WASHINGTON (CNN) -- The Democratic-controlled U.S. House Wednesday approved a war-funding bill with a timeline for troop withdrawal from Iraq and substantially less funds to conduct the war than President Bush has requested.
Sen. Harry Reid says restrictions must be part of the bill or "the president won't get his $50 billion."
The 218-203 vote was largely along party lines.
Fifteen Democrats joined Republicans in voting against the bill while four Republicans voted in favor of it. The vote was far short of the two-thirds majority needed to override a presidential veto, which Bush has threatened.
The bill states that the primary purpose of the money "should be to transition the mission of United States Armed Forces in Iraq and undertake their redeployment."
It demands that Bush begin withdrawing troops from Iraq within 30 days of passage, with a goal of having American combat troops out of Iraq by December 15, 2008.
The $50 billion "bridge fund" is about a quarter of the nearly $200 billion the Bush administration has requested to pay for the wars in Iraq and Afghanistan for 2008. Most of the money is slated for Iraq, where the Pentagon estimates the cost of its operations at about $10 billion a month.
"The fact is, we can no longer militarily sustain the deployment in Iraq," said House Speaker Nancy Pelosi, D-California. "Staying there in the manner we are there is no longer an option."
Pelosi praised the performance of American troops, but said Iraqi leaders have failed to take the steps needed to reach a political settlement of the four-year-old war.
The White House said in a statement the legislation "would only partially fund our troops in Iraq and Afghanistan, but fully embolden our enemies ... These votes, like the dozens of previous failed votes, put the interests of radical interest groups ahead of the needs of our military and their mission."
"Congress has had ample time to pass legislation to fund our troops," the White House statement said. "The original supplemental request was made in February and augmented in October. But because congressional Democrats insist in going through another round of political votes and vetoes, Pentagon planners will be forced to focus on accounting maneuvers instead of military maneuvers."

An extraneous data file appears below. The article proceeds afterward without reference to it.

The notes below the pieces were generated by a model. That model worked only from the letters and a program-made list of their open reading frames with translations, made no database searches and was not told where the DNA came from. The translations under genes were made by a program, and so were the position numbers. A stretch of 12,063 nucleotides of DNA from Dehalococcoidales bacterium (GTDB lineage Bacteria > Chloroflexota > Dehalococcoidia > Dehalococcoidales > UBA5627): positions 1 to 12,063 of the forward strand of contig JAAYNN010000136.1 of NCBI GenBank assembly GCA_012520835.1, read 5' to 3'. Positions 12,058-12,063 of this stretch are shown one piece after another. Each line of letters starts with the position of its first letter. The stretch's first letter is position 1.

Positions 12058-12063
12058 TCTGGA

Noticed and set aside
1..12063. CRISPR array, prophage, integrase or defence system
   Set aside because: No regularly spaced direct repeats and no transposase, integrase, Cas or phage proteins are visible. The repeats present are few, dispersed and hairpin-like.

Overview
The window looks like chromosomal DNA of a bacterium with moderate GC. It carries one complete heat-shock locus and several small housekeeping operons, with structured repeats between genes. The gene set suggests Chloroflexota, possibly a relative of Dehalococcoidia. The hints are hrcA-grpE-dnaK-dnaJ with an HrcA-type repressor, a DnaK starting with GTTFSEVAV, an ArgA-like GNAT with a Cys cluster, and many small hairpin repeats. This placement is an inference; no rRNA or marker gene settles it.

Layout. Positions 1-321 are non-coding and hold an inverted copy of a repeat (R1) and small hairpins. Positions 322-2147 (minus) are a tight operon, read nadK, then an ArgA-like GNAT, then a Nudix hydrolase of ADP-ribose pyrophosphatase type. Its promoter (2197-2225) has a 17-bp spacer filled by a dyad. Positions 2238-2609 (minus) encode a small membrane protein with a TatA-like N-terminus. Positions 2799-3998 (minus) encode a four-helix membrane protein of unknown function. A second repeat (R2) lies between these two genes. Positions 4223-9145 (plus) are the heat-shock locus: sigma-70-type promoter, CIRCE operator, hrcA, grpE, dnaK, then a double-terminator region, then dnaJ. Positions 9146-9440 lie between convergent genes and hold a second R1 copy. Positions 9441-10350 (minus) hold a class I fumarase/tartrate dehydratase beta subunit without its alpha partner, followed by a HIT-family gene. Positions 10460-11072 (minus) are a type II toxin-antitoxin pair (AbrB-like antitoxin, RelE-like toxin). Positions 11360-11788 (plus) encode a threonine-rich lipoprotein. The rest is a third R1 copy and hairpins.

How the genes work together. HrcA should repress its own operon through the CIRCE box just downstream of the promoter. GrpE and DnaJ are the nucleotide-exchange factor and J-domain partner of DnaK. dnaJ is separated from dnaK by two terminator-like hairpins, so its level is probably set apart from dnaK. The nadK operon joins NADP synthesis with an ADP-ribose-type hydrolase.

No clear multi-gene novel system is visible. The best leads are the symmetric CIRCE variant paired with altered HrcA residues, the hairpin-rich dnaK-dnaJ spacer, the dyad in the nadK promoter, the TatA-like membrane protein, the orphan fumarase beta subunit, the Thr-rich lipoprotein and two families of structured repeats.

Bush vetoed a similar measure in May. But the Democratic leaders of the House and Senate say if the president vetoes this bill, the administration will have to divert money from elsewhere in the Pentagon's $470 billion budget to keep the war going.
Democrats say the 2006 elections that brought them to power in the House and Senate were a mandate to end the war. But White House spokeswoman Dana Perino said Democrats are wasting time "for political posturing and to appease radical groups."
"The Democrats believe that these votes will somehow punish the president, but it actually punishes the troops," Perino said. "This punishes our military planners, our procurement officers and many others who are working on this war effort. If the president is presented with this version of the bill, he will veto it."
Pentagon spokesman Geoff Morrell said the military already has had to shift money in order to support troops in Iraq and Afghanistan.
"The Army is in a particularly precarious situation," he said. "Absent extraordinary measures, it would run out of money by mid-February. So quick congressional action is needed, as quickly as possible."
Despite reports of progress from American commanders in Baghdad and a sharp decline in U.S. and Iraqi deaths since the summer, Iraq remains widely unpopular at home.
A CNN-Opinion Research poll conducted in early November found 68 percent of Americans polled oppose the war, and 62 percent consider the conflict a stalemate.
"This bill is not perfect," said Rep. Lynn Woolsey, a Democrat from California. "It is the boldest step yet, however, and we must support it."
But Missouri Rep. Roy Blunt, the GOP whip, compared the new Democratic effort to the film "Groundhog Day" in which the main character keeps living the same day over and over.
"The Democrats appear to never get tired of foregone conclusions -- never get tired of doing the same thing over and over again, with the same result," said Blunt.
The legislation also would require the Pentagon to give troops the same amount of time at home as they were deployed into combat, and bans government agents from using "waterboarding" -- a technique the United States once prosecuted as a war crime -- against suspected terrorists.
Bush already has announced plans to withdraw most of the 30,000 additional troops he dispatched in January in an effort to secure Baghdad and its surrounding provinces, leaving about 140,000 American troops in Iraq.
Pentagon and U.S. military sources say the reductions would already have been necessary in order to make sure soldiers in a stretched Army get their promised time off back home. E-mail to a friend
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